French is aesthetically a beautiful language — so it’s pretty easy to come up with a list of beautiful French words just from going through all my own notes.
It’s even pleasant thinking of the right title for this article in French — Les mots les plus beaux, or Des jolis mots en Français.
Every time I come across a word I really like I learn it really easily, which is an added bonus. It’s just a pleasure to say these beautiful French words!
In addition, many French words have beautifully elegant meanings that aren’t quite replicated in English. A few of those words are below too.
Here it is — my personal list of beautiful French words (with example sentences!) for you to enjoy.
As I like to do, I’ll put it in a table, with meanings, and example sentences below in the sections..
|Allocentrisme (n)||The tendency to focus on other people rather than oneself.|
|Ange (n)||An angel|
|Badiner (v)||To joke around, to mess with|
|Bisou (n)||a kiss|
|bon marché (adj)||Affordable, a good deal|
|Chaleureusement (adj)||Warmly (like at the end of an email)|
|Choufleur (n)||Cauliflower. Just that|
|Coquillage (n)||A shell (like a sea shell)|
|Coucou!||Hello! (a bit cute)|
|Dépaysement||the feeling of being out of one’s country|
|Effleurer||To touch lightly, to brush past|
|Feuilleter||to skim, browse, leaf through something|
|Flâner||to walk without hurry, taking one’s time.|
|Grignoter||to snack, to nibble on something|
|Hirondelle||swallow (the bird)|
|Lendemain||the following day|
|Retrouvailles||The happiness of seeing someone again after a long time|
|Revoyure||Seeing one another again|
You might also like these articles about French…
- How to say “what” in French
- 300+ indispensable French words with examples
- Our guide to timeless French slang
Revoyure! — Seeing one another again
Most commonly in the expression à la revoyure!, “until we see each other again”.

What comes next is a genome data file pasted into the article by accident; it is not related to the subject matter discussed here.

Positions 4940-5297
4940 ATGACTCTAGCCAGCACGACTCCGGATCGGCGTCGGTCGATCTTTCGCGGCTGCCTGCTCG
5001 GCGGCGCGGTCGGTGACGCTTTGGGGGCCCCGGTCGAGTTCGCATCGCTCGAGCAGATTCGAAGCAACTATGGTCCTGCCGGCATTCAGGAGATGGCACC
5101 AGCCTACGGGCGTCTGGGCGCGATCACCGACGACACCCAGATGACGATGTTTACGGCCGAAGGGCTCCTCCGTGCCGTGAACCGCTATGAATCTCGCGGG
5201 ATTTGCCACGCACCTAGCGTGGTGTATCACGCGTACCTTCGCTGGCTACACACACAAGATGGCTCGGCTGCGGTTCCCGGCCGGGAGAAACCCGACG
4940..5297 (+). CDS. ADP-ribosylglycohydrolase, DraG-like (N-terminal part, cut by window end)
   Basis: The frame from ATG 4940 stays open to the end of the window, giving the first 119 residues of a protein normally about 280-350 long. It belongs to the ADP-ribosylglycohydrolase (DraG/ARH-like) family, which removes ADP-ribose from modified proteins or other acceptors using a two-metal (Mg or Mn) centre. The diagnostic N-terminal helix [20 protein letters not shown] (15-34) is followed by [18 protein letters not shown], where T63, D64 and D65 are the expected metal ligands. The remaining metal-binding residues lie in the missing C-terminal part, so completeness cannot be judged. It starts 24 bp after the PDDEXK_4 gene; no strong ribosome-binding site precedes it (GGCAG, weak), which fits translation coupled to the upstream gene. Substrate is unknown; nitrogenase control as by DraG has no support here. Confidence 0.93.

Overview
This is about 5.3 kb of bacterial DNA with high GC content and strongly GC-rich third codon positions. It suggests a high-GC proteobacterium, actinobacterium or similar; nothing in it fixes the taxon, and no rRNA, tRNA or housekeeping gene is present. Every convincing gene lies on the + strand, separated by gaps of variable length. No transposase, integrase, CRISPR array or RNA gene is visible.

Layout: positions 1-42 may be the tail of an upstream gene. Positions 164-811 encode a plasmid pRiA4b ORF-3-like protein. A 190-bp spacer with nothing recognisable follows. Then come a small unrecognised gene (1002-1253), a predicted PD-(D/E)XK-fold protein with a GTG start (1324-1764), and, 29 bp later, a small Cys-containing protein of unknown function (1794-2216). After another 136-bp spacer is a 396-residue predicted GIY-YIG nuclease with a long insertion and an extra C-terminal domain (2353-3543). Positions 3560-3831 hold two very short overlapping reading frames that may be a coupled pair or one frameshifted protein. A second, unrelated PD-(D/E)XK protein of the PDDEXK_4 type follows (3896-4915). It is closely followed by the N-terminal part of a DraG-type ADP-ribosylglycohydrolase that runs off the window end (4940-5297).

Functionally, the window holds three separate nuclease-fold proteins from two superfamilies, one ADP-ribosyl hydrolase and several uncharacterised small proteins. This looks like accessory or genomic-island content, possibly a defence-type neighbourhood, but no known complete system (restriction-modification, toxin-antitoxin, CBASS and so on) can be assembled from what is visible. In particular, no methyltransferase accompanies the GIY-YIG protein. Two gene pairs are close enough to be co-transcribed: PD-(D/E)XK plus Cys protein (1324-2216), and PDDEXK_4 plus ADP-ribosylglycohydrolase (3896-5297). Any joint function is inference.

Literally “until the re-seeing”, meaning “until next time we see each other”. You use it as such: Au revoir, à la revoyure!
Allocentrisme — To Focus on Others
A tendency to consider others before oneself. The opposite of égocentrisme.
L’allocentrisme est un comportement tendant à faire d’autrui le centre de l’univers.
The word “allocentrism” exists in English but is more technical in usage.
Ange – Angel
Literally “ange” in French.
You can use it in these expressions:
- Dors avec les anges! — Sleep with the angels! This is an expression you use to say “good night” or “sleep well”.
- Mon ange — “my angel”, a term of endearment.
Badiner — to joke around or Banter
Badiner is a cool word because it has a diverse range of meanings, ranging from “to joke around”, “to mess with”, “to banter”, and even “to flirt”.
There’s also a noun form of the word that people commonly use: badinage.
- Il ne faut pas badiner avec l’amour! — “Don’t mess with love!”
- Allons donc! Tu badines, tu plaisantes. — “Come on! You’re kidding, you’re joking.”
- Ce n’est que du badinage. — “It’s just kidding around.”
Bisou — A kiss
A bisou is a cuter word than un baiser, and is in more common usage. The plural of bisou is bisous, and it’s a nice way to end a letter to a friend.
Viens, donne-moi un bisou!